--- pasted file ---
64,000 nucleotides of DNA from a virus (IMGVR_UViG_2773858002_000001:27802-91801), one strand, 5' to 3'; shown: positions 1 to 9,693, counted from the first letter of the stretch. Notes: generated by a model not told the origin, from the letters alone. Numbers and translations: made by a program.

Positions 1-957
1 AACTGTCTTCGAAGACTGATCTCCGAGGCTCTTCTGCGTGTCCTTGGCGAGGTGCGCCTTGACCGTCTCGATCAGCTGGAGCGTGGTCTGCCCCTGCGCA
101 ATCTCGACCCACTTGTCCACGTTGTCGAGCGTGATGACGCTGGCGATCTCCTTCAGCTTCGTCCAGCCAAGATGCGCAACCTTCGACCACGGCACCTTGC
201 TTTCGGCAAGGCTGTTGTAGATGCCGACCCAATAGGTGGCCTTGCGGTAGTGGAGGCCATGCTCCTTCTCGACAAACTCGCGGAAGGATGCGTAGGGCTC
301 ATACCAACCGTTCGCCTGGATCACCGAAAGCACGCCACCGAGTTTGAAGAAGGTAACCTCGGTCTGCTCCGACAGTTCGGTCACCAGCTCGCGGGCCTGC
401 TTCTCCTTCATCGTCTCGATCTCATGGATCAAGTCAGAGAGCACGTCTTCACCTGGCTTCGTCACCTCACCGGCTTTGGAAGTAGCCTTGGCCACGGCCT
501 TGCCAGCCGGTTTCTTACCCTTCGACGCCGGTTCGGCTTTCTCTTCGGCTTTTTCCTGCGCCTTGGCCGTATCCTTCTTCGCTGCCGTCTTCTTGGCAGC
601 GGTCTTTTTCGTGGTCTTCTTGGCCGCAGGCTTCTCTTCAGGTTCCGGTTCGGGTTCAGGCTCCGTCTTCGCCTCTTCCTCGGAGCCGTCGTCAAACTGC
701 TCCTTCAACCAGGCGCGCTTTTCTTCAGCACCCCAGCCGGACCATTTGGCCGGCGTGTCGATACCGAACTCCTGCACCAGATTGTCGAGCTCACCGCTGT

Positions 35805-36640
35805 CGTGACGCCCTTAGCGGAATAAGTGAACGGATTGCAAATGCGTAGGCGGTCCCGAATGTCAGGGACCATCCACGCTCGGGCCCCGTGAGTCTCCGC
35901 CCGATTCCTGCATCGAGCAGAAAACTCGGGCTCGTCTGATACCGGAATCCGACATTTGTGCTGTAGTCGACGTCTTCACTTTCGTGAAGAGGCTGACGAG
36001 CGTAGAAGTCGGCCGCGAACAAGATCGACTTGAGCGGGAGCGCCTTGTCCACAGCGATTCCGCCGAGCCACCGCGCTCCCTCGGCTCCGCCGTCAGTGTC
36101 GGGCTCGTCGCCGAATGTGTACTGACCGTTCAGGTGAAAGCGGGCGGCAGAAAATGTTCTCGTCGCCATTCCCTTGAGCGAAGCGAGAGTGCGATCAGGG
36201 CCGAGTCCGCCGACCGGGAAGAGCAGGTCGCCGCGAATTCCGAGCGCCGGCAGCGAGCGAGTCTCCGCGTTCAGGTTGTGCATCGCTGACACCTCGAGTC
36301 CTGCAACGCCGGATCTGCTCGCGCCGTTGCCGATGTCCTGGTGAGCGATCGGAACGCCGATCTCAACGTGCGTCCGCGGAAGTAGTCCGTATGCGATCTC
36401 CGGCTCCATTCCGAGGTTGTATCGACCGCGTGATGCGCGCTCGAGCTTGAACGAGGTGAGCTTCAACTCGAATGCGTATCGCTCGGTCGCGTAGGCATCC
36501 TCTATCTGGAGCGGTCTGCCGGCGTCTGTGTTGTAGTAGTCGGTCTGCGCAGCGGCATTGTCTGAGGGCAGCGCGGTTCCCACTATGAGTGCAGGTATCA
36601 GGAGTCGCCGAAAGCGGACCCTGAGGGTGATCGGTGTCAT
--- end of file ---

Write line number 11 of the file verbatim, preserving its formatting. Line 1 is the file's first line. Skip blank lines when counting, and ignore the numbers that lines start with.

Positions 35805-36640